Please use this identifier to cite or link to this item: http://hdl.handle.net/2440/95135
Type: Thesis
Title: A quantitative and qualitative analysis of nurses' lifestyles and community health practice in Denpasar, Bali.
Author: Damayanti S, Made Rini
Issue Date: 2013
School/Discipline: School of Nursing
Abstract: Background Health promotion (HP) provision is regarded as an integral component of the health professional’s role, particularly for nurses working in a primary healthcare (PHC) context. In Indonesia, community health centres called Puskesmas serve as the main functional healthcare organisation unit. In all Puskesmas, nurses are considered to have a pivotal role in maximising the health of the general population, having sufficient knowledge, skills, positive attitudes and behaviours towards health-promoting lifestyles (HPLs). Purpose The purposes of this study were: to describe the personal health-promoting lifestyles among nurses working across all Puskesmas in the Denpasar area, Bali, Indonesia • to determine any significant differences between selected socio-demographic variables and the health-promoting lifestyles of nurses working in Puskesmas • to obtain an understanding of how nurses view, experience and integrate their personal and professional health promotion practice. Methods This study employed a parallel mixed-methods design using self-administered questionnaires and telephone interviews. The questionnaire was adapted from an existing instrument (Health-Promoting Lifestyle Profile II/HPLP-II), while the semi-structured telephone interview was guided by a list of questions developed through reviewing the literature pertinent to the chosen topic. Quantitative data were analysed using SPSS version 20 for Windows, while qualitative data from eight telephone interviews were subject to in-depth thematic analysis. To generate final conclusions, inferences from each strand were linked, combined and integrated. Results It was found that based on particular socio-demographic characteristics of the participants, the means of several HPLP-II subscales were significantly different, namely, in spiritual growth (working experience, employment status, income, general health status), nutrition (employment status, income), stress management (income), and in total scale, health responsibility and interpersonal relations (general health status). Six key themes were yielded from the thematic analysis and included how the nurses view, experience and integrate their personal and professional HP practice. Conclusions Three major conclusions can be drawn from this study. First, the Puskesmas nurses showed sufficiently positive HPL patterns, except in the physical activity domain. Second, there were significant differences found in several HPLP-II subscales based on the participants’ particular socio-demographic characteristics. Finally, by integrating, combining or linking findings from the quantitative and qualitative strands, it can be concluded that there is a connection between the Puskesmas nurses’ personal and professional HP practice. More precisely, it was characterised by the notion of being imperfect role models and a blurred boundary between the nurses’ personal and professional identity.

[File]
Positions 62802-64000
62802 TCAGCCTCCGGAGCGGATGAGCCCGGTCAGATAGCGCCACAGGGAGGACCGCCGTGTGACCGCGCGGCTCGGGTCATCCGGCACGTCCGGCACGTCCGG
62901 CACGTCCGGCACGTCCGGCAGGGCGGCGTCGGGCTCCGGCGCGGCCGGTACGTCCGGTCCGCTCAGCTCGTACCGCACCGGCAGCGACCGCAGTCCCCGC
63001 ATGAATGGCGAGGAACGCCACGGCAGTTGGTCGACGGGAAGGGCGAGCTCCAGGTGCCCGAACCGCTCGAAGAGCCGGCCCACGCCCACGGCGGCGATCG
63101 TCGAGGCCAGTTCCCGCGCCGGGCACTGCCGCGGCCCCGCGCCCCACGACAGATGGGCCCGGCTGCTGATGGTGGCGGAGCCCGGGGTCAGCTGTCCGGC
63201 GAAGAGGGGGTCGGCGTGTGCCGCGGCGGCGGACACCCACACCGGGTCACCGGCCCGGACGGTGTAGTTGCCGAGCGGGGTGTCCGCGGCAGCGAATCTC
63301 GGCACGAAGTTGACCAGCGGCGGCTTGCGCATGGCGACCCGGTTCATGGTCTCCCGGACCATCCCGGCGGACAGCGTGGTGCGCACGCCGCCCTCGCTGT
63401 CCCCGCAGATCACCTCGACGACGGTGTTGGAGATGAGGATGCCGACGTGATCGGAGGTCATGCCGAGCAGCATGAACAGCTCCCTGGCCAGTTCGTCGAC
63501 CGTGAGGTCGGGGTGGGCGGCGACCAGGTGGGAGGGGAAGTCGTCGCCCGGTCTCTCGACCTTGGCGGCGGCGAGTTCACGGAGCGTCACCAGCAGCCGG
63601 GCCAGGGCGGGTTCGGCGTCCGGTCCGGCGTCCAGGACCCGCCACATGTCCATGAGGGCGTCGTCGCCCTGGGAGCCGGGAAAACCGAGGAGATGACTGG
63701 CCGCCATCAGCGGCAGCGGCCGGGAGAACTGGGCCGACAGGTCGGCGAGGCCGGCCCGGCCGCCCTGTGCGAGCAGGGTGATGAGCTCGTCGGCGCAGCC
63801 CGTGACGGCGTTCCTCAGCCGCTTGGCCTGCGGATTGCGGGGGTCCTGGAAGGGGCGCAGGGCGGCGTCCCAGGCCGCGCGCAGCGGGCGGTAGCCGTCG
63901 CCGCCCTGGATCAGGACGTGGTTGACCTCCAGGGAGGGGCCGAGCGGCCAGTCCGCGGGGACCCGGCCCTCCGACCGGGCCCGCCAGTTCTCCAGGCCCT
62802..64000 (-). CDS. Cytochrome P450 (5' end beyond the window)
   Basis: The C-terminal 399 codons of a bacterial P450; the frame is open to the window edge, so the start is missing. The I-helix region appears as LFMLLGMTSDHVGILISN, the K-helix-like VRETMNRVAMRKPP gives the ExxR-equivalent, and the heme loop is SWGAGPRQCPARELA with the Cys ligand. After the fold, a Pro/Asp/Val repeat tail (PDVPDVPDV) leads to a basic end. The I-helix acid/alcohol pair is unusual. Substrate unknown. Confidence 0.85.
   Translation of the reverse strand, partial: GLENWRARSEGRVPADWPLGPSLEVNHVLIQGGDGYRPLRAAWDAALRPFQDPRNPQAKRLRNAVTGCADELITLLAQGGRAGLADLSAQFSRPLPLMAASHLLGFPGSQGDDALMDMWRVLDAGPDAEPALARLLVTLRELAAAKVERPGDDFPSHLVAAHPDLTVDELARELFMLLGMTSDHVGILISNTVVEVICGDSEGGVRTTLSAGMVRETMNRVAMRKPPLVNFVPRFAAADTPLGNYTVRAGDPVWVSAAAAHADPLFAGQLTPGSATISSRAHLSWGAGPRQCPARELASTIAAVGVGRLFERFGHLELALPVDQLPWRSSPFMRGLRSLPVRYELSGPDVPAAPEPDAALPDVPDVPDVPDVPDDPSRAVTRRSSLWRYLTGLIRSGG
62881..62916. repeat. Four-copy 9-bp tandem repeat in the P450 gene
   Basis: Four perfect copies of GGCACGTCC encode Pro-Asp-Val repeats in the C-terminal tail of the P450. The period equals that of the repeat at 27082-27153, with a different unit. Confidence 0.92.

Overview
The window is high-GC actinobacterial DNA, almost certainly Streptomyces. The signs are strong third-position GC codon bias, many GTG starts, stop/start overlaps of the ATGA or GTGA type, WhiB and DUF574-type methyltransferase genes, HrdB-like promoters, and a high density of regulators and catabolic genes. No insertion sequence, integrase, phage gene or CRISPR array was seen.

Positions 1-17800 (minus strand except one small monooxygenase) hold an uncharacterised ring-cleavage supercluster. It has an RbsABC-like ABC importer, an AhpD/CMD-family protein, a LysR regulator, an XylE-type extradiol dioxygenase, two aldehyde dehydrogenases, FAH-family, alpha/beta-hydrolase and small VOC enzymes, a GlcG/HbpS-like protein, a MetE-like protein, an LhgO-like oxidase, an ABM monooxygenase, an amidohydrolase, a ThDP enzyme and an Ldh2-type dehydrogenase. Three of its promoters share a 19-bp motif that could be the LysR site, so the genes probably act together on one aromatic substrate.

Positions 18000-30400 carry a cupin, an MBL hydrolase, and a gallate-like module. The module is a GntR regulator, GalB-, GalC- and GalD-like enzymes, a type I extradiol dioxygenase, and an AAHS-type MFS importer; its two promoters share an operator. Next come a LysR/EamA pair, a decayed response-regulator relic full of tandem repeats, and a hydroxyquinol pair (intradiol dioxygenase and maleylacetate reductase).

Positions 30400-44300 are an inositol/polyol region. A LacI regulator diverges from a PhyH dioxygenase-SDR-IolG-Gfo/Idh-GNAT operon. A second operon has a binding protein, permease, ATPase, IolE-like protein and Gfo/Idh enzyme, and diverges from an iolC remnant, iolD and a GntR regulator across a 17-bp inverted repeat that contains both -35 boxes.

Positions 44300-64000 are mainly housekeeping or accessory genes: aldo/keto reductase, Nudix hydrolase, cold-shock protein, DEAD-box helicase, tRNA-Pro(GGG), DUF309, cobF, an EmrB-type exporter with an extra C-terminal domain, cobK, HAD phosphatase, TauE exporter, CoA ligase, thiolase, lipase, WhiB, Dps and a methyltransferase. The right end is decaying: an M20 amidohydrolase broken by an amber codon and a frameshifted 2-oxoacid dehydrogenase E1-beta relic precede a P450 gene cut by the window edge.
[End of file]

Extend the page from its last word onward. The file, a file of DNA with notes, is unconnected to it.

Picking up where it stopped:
Advisor: Donnelly, Francis Patrick
Dissertation Note: Thesis (M.Nurs.Sc.) -- University of Adelaide, School of Nursing, 2013
Keywords: coursework; health promotion; health promoting lifestyles; Community health practice; Community health nursing
Provenance: [Master of Nursing Science] by coursework
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